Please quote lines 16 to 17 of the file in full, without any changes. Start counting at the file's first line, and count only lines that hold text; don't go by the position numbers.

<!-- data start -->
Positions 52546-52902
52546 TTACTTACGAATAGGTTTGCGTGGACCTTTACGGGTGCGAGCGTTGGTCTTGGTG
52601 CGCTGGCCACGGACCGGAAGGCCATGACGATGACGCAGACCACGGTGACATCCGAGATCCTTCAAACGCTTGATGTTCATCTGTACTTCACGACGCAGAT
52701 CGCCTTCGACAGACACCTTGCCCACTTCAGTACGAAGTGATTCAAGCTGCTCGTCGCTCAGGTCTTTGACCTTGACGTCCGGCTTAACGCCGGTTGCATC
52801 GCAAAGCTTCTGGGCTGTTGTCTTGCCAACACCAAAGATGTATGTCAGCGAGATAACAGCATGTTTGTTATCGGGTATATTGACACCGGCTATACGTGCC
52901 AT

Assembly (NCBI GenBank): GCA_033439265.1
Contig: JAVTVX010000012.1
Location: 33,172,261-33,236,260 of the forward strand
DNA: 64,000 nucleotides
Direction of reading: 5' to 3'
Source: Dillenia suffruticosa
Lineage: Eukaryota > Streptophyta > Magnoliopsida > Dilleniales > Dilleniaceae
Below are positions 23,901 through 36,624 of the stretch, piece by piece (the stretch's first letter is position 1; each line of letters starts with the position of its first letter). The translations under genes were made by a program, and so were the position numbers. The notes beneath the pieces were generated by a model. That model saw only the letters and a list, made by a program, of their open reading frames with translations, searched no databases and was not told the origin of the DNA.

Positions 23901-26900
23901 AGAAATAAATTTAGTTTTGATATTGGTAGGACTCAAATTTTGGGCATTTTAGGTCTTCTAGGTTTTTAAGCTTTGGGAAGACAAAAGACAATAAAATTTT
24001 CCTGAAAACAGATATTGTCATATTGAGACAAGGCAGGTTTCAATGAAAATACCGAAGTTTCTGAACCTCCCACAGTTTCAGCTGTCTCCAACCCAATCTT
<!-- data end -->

23901 AGAAATAAATTTAGTTTTGATATTGGTAGGACTCAAATTTTGGGCATTTTAGGTCTTCTAGGTTTTTAAGCTTTGGGAAGACAAAAGACAATAAAATTTT
24001 CCTGAAAACAGATATTGTCATATTGAGACAAGGCAGGTTTCAATGAAAATACCGAAGTTTCTGAACCTCCCACAGTTTCAGCTGTCTCCAACCCAATCTT